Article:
The United States Center for Disease Control (CDC) and the most recent national study sponsored by NIH, (Palmer J, Wise L, Hatch E, et al. “Prenatal diethylstilbestrol exposure and risk of breast cancer.” Cancer Epidemiol Biomarkers Prev 2006;15(8):1509-1514.) concluded that DES daughters over the age of 40 are at a significantly increased risk for breast cancer.
In confirming the Palmer study in court as a valid and important reopening of the never-ending DES tragedy, Dr. Adami stated:
” so the bottom line of this is, it provides strong evidence that DES exposure increases the risk, and that the risk increase starts sometime around age 40 and then grows as women get older.”
Diethylstilbestrol, primarily promoted by Eli Lilly and Company and E.R. Squibb & Sons (the predecessor to Bristol-Myers Squibb) was given to millions of pregnant women in the 1950’s and 1960’s and was contraindicated for use in pregnancy in 1971 when it was discovered to cause cancer and malformations of the reproductive tract. Massachusetts Governor Deval Patrick recently declared “DES Awareness Week” in July 2011 commemorating the experience of DES daughters and warning of breast cancer risks.
The trial taking place in federal court opened on September, 07th 2011 and continues until September, 23rd 2011 as the 53 DES daughters involved put on further biology, toxicology, oncology, and obstetrics and gynaecology experts to support Dr. Adami’s opinion of this substantial DES breast cancer risk in the daughters.
” There has been little press coverage and apparently little public attention. The chemical companies prefer it that way. It’s just two lawyers for the plaintiffs and about 20 lawyers representing the chemical companies in the court room! “
comments DES Info, a group created by several DES daughters as a way to proactively share information about Diethylstilbestrol.
Show your support for the Historic DES Breast Cancer Court Cases
The hearings are open to the public and support from the whole DES community is much needed.
If you can please:
Spread the word on your social media networks
Post your comments and messages of support on DES Info who is closely following and strongly supporting the historic DES breast cancer court cases
Respond to the DES Info call to attend the hearings especially on Monday 19th and Tuesday 20th September – The result of this hearing will be to determine if the first ever DES class action suit in the US will be allowed to go forward. There has never been one before, because a class action suit requires a commonality of injuries in the US.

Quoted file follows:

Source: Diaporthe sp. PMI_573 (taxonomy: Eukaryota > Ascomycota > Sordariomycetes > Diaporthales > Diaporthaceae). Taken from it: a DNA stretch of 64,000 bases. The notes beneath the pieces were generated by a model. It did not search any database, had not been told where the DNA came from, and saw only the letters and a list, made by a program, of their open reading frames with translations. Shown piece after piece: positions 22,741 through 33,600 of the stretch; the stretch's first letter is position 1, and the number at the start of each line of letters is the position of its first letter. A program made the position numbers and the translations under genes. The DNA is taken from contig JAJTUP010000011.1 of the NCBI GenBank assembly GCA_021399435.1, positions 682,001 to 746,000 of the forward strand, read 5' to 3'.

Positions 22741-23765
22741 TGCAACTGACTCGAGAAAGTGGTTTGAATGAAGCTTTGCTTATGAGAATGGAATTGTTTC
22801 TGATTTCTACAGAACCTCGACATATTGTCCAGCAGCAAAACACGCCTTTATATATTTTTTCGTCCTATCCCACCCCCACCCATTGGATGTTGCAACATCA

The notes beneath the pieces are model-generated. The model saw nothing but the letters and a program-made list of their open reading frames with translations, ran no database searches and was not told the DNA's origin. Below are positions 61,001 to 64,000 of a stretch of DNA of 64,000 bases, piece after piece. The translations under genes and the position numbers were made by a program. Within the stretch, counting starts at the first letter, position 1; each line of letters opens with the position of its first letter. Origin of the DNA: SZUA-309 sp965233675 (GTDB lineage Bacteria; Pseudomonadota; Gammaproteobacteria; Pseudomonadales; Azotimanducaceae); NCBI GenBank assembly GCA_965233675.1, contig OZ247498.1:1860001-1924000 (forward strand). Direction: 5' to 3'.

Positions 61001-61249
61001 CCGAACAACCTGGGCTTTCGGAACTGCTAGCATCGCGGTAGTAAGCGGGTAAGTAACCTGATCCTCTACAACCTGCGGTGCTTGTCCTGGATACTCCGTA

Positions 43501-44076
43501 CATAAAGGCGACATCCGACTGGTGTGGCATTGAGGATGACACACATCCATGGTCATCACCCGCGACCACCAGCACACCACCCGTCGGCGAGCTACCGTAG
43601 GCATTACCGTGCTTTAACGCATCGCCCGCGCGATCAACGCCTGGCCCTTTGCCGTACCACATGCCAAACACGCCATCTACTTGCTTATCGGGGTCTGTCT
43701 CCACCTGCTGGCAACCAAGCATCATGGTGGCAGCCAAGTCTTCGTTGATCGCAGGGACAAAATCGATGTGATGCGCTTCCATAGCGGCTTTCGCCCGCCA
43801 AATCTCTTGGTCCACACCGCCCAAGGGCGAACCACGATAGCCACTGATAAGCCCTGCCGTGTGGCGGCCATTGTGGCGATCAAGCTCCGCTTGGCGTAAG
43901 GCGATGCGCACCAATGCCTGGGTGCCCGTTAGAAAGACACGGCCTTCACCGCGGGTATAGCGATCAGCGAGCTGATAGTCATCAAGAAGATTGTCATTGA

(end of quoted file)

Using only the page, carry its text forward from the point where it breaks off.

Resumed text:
The outcome of the historic DES breast cancer court cases in the USA will have repercussions not only in the USA but around the world as DES victims everywhere are struggling to get compensation for the devastating side effects of DES exposure.
My thoughts are with the lawyers, scientists and more importantly the DES daughters involved in the hearings. Somehow, they represent all of us.
The Boston Federal Courthouse is at: United States District Court for the District of Massachusetts — Boston 1 Courthouse Way Boston, Massachusetts 02210 – USA (617) 748-9152
The hearings will likely begin at 9:30 a.m. and go until 4:30 p.m. each day, with lunch in between.
Between 2010.09.10 and 2010.10.10, the National French Agency for the Safety of Health Products (AFSSAPS) conducted a DES survey aimed at assessing the knowledge of gynecologists and obstetricians regarding the complications associated with Dietylstilbestrol exposure as well as evaluate their expectations in terms of information campaign about this issue.
This survey was conducted in collaboration with the French National Federation of Medical Gynecology Colleges, the National College of French Gynecologists and Obstetricians, and the French Company and Gynecology Group for the Study of In vitro fertilization in France.
A total of 204 completed questionnaires were returned. Gynecologists who responded were generally aware of the consequences of DES exposure with 71% of them having at least one patient exposed to Diethylstilbestrol in utero.
AFSSAPS DES survey results
Analysis of the responses regarding the level of knowledge about DES exposure suggested that: